Monday, December 9, 2013

Control and the Estate Planning Process

Looking for motivation to face the question of your illness and or death?  Look no farther than the word "control".  That is what I tell audiences when I speak on the topic of estate planning.  It's about taking control.  If you do not, you are leaving key decisions to be made by someone other than yourself.  For some, this is what they need to hear to plow forward into writing powers of attorney and a will.  For others, no amount of prep talk will work, giving rise to the yin and yang of estate planning.  For every person resistant to completing papers, there is a loved one urging them on.

No matter how eager a loved one may be for you to complete your estate plan, they cannot force it to be done.  Over the weekend I spoke at our church and referenced the fact that we are assisting my mother with some stressful health issues.  Afterwards another member approached me about being in the "sandwich generation" and wondered what she could do to urge her aging parents to complete an estate plan.  "Not much" was my answer.

The control lies in the client, not the client's loved ones.  Often I field calls from concerned adult children, seeing a train wreck approaching: The confusion, the disagreement, the stress, the loss of time and money -- it is all headed their way.  Just as they cannot hop on a runaway train and become its engineer, they cannot force aging parents to complete useful paperwork.  What they can do is brace for impact.  Think worse case scenario and plan.  Things to consider:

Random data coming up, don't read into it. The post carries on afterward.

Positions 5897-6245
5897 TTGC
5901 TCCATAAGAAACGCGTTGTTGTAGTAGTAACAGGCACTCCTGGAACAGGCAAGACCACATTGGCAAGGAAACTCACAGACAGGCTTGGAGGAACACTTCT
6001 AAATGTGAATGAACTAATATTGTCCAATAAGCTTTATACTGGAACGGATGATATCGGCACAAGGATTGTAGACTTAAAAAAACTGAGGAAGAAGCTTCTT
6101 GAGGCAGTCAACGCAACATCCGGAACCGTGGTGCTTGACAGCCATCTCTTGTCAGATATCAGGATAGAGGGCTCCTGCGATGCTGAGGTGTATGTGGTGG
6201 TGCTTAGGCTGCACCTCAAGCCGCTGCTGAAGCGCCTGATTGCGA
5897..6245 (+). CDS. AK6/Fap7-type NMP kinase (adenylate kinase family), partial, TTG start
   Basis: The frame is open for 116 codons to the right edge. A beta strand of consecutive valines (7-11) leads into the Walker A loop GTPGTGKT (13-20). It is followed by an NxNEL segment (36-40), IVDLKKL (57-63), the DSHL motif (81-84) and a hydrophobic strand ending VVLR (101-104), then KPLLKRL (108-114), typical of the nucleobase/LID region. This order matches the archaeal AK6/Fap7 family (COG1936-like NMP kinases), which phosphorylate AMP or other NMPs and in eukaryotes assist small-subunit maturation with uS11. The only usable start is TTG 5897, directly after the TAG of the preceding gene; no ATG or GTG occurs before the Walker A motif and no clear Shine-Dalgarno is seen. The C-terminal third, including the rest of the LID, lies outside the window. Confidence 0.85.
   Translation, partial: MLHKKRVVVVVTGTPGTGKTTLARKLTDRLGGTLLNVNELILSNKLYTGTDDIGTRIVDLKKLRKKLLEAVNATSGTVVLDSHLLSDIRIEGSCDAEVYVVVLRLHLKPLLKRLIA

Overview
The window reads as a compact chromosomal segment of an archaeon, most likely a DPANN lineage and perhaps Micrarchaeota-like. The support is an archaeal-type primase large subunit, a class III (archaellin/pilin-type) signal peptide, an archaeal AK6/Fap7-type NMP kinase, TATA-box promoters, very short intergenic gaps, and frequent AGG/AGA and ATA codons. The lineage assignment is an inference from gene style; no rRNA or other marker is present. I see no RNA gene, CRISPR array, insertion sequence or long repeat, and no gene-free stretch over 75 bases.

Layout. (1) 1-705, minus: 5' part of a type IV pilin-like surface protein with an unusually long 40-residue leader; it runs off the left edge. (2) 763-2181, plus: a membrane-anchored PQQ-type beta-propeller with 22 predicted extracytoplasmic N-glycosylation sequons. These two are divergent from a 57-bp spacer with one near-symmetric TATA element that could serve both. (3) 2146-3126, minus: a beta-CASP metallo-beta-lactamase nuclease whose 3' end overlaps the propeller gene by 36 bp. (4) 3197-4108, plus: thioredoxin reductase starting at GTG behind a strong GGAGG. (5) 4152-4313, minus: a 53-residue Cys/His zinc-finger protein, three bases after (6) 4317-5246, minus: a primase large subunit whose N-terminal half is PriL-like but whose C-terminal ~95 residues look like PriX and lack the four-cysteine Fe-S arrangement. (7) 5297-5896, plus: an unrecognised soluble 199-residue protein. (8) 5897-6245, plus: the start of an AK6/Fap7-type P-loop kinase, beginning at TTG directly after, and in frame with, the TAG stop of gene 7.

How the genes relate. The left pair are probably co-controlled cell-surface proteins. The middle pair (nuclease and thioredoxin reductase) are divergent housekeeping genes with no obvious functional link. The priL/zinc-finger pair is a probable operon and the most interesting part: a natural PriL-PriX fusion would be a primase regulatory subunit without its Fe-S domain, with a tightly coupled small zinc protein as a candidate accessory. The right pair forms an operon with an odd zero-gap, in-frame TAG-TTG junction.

• what do the laws of the state the parent lives in allow for guardianship?  That is the process we often turn to when powers of attorney have not been done or are out-of-date; 
  • find an attorney you want to work with now, and have his or her number ready if and when needed; and
  • read about working with loved ones on how to make difficult decisions on health, finances and end-of-life issues.
And really, that is about it.  Brace yourself.  The crash may never happen.  There may be documents in place, but you just do not know about them.  But remember, the control in estate planning lies in the client's hands, not the loved ones.  

Thanks for reading, and remember a blog is not legal advice and should not be relied on.  Please consult an attorney in your state (or that of a loved one) for advice specific to your situation.

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